Teen drivers need guidancePublished 5:14pm Saturday, December 8, 2012
QUESTION: What kind of difference, really, does parent involvement make in teen driving safety?
ANSWER: Two recent studies reveal that teen crashes and risky driving behaviors are strongly linked with the way teens and parents communicate and approach rules about safety. According to studies conducted by the research department of the Children’s Hospital of Pennsylvania, teens who said their parents set clear rules, paid attention to where their teens were going and whom they were with, and did so in a supportive way were: 1) half as likely to crash, 2) twice as likely to wear seat belts, 3) 71 percent less likely to drive while intoxicated, and 4) 30 percent less likely to use a cell phone while driving than teens who said their parents were less involved.
Here are some important parent statistics to ponder, especially if you are a parent or grandparent of a teen driver:
•59 percent of parents are aware that vehicle crashes are the number one killer of teens, yet only 27 percent talk to their children about the dangers of unsafe driving in early adolescence; in comparison, 70 percent talk to them about the dangers of smoking and drug use;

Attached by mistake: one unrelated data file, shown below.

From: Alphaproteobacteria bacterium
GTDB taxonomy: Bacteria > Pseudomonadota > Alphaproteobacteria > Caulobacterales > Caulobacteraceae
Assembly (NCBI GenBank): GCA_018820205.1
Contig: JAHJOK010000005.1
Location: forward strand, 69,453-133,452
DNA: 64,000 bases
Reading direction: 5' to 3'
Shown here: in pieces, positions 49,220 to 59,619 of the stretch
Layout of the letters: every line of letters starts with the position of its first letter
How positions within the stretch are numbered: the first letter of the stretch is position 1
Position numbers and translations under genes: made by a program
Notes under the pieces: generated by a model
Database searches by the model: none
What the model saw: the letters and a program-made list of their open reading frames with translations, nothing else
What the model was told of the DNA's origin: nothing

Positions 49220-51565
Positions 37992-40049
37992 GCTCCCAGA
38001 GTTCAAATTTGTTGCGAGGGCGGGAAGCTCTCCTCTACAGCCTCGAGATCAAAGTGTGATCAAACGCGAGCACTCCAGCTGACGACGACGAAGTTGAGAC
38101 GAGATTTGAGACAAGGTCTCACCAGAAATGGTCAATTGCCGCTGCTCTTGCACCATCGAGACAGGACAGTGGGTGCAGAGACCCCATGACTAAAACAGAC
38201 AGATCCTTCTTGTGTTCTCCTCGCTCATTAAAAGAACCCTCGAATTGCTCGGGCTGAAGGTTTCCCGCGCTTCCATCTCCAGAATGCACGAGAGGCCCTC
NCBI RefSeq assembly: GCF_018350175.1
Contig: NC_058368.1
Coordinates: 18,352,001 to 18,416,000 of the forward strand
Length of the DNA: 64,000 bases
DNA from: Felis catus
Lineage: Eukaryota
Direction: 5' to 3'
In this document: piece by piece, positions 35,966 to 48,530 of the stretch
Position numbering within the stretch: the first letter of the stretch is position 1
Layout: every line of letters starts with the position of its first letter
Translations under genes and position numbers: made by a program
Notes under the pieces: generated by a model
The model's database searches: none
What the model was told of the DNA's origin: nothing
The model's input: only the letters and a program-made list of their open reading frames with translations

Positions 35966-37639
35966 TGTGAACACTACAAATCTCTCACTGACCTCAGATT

99 percent of parents believe demonstrating good driving behavior is helpful in teaching their teen safe driving, yet many parents admit to displaying bad driving behavior when their teens are in the car, including: 71 percent have talked on a cell phone, 62 percent have operated a radio, MPC player, game, or other device, 26 percent have broken one or more driving laws.
The common thinking is that thrill-seekers and risk-takers are the primary cause of crashes. It’s not true.
While risky behavior does increase the chances of a crash, inexperienced teen drivers who are not risk-takers and who are responsible, smart, “good” kids simply make errors in judgment while driving, which is why parent involvement is so important, especially in the first years of teen driving.
If you would like to talk about the challenges of raising children, call the toll-free Parent WarmLine at 1-888-584-2204/Línea de Apoyo at 877-434-0528. For free emergency child care call Crisis Nursery at 1-877-434-9599. Check out www.familiesandcommu nities.org